Samoa Air, the world’s first airline to charge people according to their weight rather than by seat, is introducing a special “XL class” to cater for larger passengers.
The Pacific national airline is creating a wider row on its aircrafts for passengers who weigh more than 286 pounds (130 kilograms). Samoa has one of the world’s highest rates of obesity.
The airline’s head, Chris Langton, said the XL row would be extended by 12 to 14 inches and the changes would be introduced by the end of the week.
“Once you’re up around that sort of [weight] … a traditional seat on any airline is going to be uncomfortable,” he told ABC News.
“Quite often the access is difficult, and even the space between the seats is enough that even when you’ve squeezed into the seats there’s no room for your legs That’s where the XL has come in – we do it with shirts and clothing and other things where we have different standard sizes.”
Passengers on Samoa Air do not pay for a seat but pay a fixed price per kilogram, which varies according to the length of the route. The passengers nominate their weight and are then measured, along with their baggage, on scales at the airport. The rates range from about $1 (64p) a kilogram on the airline’s shortest domestic route to about $4.16 per kilogram for travel from Samoa to the neighbouring nation of American Samoa.
Mr Langton said he believed other international airlines would eventually start charging by weight and modifying their aircraft to accommodate the changing shapes of their passengers.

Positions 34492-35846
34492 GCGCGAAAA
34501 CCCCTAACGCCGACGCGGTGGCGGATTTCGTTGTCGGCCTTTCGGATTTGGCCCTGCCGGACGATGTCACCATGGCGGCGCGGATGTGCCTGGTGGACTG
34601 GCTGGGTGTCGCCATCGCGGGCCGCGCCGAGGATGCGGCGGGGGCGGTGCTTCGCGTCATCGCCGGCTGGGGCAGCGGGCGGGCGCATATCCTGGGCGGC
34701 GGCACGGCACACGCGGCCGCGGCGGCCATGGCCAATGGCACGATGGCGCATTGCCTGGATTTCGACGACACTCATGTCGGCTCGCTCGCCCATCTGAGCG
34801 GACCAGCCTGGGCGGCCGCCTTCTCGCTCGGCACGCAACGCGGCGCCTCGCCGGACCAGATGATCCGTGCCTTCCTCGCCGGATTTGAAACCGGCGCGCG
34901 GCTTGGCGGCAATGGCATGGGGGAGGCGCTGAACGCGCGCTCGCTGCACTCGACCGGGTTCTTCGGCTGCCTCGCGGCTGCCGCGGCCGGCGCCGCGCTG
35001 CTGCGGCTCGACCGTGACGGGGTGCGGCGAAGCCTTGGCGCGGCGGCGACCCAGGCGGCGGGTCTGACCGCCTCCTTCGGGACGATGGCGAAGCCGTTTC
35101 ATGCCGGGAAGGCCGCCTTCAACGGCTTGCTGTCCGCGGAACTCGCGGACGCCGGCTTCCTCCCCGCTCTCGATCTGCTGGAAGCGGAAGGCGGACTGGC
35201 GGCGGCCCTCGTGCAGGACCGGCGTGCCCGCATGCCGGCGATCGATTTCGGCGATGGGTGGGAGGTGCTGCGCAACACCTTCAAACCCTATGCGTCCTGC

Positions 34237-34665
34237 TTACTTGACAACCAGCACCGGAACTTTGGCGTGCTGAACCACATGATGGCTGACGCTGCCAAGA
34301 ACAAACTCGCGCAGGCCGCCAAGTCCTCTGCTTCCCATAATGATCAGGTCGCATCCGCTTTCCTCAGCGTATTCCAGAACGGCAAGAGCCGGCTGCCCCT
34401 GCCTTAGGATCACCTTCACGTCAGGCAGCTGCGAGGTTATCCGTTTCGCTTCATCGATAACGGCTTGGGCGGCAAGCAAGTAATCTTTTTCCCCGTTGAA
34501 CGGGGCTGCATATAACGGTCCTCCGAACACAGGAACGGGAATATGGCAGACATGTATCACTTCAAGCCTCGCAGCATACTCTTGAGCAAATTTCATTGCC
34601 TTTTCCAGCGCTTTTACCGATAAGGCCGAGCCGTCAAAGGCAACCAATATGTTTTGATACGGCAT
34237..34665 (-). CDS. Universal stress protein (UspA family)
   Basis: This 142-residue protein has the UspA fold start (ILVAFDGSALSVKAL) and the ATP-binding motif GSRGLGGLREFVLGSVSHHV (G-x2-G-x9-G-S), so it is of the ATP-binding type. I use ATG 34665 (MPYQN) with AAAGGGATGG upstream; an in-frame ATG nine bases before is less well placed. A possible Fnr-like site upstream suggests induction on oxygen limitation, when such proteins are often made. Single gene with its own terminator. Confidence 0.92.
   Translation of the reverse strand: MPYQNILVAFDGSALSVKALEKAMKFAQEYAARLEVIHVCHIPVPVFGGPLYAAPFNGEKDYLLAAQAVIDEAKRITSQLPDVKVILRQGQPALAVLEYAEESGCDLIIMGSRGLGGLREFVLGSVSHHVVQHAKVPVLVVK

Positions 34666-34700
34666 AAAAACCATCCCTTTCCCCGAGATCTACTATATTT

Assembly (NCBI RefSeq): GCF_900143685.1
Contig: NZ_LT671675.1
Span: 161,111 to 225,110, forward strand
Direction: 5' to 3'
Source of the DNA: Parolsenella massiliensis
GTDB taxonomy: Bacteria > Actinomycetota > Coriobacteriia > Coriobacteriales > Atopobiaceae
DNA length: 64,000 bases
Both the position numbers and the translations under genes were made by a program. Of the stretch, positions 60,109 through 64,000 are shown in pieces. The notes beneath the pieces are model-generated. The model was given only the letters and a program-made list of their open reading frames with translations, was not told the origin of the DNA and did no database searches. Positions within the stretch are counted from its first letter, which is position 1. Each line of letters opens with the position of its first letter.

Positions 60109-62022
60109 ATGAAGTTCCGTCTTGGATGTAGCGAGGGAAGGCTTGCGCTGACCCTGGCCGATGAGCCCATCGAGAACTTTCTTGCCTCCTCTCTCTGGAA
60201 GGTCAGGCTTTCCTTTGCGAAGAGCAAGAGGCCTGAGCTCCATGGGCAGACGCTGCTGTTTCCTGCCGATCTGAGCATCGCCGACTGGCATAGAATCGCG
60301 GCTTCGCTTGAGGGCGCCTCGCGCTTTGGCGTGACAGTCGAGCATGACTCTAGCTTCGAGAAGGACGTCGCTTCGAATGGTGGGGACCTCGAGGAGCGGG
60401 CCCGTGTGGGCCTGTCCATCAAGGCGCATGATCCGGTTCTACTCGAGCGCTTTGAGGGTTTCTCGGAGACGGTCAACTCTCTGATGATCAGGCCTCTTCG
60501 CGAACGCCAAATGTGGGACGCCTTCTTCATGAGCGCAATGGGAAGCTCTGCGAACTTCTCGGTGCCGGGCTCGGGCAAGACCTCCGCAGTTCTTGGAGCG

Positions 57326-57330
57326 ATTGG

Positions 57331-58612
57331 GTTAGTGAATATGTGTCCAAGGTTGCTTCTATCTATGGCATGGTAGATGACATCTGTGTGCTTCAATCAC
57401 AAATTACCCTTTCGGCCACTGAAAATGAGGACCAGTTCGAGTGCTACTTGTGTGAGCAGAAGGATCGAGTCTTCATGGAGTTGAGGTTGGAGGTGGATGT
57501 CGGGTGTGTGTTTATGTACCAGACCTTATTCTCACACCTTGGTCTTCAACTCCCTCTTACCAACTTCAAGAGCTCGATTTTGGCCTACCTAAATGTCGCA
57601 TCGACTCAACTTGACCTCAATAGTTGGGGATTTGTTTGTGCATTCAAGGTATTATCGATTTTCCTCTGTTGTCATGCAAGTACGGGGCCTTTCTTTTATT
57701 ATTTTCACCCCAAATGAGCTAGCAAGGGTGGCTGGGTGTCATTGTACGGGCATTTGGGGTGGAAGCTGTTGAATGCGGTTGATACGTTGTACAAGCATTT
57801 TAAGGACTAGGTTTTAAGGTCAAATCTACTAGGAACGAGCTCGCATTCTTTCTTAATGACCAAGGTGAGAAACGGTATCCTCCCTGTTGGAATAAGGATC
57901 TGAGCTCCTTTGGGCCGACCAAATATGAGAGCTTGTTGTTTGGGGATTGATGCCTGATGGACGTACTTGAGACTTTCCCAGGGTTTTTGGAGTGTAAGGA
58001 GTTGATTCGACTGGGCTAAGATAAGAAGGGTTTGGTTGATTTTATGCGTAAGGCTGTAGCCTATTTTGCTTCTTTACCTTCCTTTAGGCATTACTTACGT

“The airline industry is going to have to do that – we’re going to have to provide a range of seats categorised in terms of weight and maybe some other indexes like height,” he said.
“So when people travel they can give us those indicators and we can allocate them to an appropriate seat.”
Airlines in Australia this week ruled out imposing a “size surcharge” on obese passengers despite acknowledging the extra fuel costs of transporting larger people.
“We recommend passengers who cannot sit with both arm rests down consider a second seat for their comfort and safety,” said a spokesman for Jetstar, the budget airline owned by Qantas.
Virgin Australia said obesity was a “big issue” and it sometimes weighed individual passengers to assess the weight of the aircraft.
“It’s something you’ve got to start to watch very carefully but the last thing we want to do is make customers uncomfortable,” said the airline’s boss, John Borghetti.
— by Jonathan Pearlman